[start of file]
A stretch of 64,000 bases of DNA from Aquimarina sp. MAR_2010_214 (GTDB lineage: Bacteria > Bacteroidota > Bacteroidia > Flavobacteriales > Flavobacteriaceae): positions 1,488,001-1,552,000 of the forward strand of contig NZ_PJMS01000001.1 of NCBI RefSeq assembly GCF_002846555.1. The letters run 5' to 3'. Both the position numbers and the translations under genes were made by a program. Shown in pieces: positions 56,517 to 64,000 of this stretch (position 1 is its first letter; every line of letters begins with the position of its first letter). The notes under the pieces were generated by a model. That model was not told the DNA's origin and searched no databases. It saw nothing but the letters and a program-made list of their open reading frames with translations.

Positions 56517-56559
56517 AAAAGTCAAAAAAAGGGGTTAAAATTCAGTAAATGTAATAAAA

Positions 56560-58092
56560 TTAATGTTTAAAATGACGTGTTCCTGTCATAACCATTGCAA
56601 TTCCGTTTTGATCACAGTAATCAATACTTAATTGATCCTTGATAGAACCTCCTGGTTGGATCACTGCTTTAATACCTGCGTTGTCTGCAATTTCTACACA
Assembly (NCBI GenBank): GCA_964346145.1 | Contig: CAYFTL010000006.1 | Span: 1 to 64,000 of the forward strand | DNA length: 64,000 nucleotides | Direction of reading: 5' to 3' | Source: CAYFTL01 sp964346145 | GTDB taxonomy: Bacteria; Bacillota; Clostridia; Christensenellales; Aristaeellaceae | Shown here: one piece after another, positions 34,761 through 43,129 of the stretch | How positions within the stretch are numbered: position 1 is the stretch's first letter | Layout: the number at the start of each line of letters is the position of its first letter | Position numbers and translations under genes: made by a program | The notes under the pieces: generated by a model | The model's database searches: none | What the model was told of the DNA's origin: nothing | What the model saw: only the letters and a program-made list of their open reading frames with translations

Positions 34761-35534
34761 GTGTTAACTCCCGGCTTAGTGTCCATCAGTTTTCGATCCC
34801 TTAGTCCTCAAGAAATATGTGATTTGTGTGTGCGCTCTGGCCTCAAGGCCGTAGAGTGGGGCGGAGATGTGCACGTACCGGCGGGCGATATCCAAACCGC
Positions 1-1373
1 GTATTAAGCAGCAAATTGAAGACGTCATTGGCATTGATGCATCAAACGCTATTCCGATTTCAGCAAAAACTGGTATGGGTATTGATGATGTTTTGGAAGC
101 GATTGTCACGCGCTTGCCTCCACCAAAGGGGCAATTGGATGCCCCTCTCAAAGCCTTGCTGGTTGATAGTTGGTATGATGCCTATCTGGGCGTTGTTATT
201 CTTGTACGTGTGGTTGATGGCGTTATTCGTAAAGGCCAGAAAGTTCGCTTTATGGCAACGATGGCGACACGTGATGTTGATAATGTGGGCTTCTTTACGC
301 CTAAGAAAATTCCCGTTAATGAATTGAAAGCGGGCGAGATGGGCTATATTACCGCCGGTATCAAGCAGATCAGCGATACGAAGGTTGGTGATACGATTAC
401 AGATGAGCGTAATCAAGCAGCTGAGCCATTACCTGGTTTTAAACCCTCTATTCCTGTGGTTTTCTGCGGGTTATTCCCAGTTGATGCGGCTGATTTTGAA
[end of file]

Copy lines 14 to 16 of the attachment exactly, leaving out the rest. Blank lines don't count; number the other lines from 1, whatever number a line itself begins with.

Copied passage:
201 CTTGTACGTGTGGTTGATGGCGTTATTCGTAAAGGCCAGAAAGTTCGCTTTATGGCAACGATGGCGACACGTGATGTTGATAATGTGGGCTTCTTTACGC
301 CTAAGAAAATTCCCGTTAATGAATTGAAAGCGGGCGAGATGGGCTATATTACCGCCGGTATCAAGCAGATCAGCGATACGAAGGTTGGTGATACGATTAC
401 AGATGAGCGTAATCAAGCAGCTGAGCCATTACCTGGTTTTAAACCCTCTATTCCTGTGGTTTTCTGCGGGTTATTCCCAGTTGATGCGGCTGATTTTGAA